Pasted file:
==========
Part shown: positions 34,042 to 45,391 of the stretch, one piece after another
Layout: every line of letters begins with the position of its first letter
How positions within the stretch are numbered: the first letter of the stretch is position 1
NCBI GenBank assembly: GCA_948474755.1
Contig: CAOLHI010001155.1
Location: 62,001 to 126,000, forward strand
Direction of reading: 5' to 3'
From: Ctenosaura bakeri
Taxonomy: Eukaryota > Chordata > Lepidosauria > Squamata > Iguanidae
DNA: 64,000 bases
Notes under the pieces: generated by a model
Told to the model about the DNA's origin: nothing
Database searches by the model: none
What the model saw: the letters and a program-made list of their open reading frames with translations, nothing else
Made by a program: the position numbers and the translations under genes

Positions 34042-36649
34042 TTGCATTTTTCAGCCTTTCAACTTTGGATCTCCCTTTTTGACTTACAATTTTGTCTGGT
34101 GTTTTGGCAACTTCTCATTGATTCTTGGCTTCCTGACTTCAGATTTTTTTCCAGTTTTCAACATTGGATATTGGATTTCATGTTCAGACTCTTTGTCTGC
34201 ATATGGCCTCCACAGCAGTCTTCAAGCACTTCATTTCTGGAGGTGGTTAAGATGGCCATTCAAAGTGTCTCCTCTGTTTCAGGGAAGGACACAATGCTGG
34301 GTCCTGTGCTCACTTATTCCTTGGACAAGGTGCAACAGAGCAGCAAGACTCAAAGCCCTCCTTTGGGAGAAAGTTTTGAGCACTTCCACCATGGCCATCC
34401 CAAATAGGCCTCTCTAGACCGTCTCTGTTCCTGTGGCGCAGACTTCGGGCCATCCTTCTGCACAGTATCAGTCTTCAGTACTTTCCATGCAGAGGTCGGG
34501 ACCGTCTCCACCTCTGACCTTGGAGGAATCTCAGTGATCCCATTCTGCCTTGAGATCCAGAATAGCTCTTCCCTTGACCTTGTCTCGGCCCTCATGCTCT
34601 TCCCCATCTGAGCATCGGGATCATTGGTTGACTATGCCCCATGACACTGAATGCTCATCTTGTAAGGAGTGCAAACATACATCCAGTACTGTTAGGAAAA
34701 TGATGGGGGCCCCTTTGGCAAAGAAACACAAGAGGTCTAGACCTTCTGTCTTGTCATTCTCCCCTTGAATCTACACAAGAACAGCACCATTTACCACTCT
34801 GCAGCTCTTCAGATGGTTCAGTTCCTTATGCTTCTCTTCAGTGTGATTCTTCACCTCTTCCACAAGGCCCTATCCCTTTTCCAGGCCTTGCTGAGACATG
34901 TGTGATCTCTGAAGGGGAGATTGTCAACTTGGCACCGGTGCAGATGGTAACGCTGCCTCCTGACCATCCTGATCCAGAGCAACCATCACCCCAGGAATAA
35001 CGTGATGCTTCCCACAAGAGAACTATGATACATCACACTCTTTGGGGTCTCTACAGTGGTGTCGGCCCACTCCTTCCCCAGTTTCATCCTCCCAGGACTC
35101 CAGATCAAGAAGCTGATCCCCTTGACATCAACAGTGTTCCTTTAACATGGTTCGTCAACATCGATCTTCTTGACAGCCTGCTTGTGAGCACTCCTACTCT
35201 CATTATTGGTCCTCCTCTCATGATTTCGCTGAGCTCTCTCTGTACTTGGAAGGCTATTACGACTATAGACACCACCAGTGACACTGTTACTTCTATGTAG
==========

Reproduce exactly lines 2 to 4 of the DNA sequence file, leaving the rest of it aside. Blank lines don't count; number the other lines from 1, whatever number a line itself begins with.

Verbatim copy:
Layout: every line of letters begins with the position of its first letter
How positions within the stretch are numbered: the first letter of the stretch is position 1
NCBI GenBank assembly: GCA_948474755.1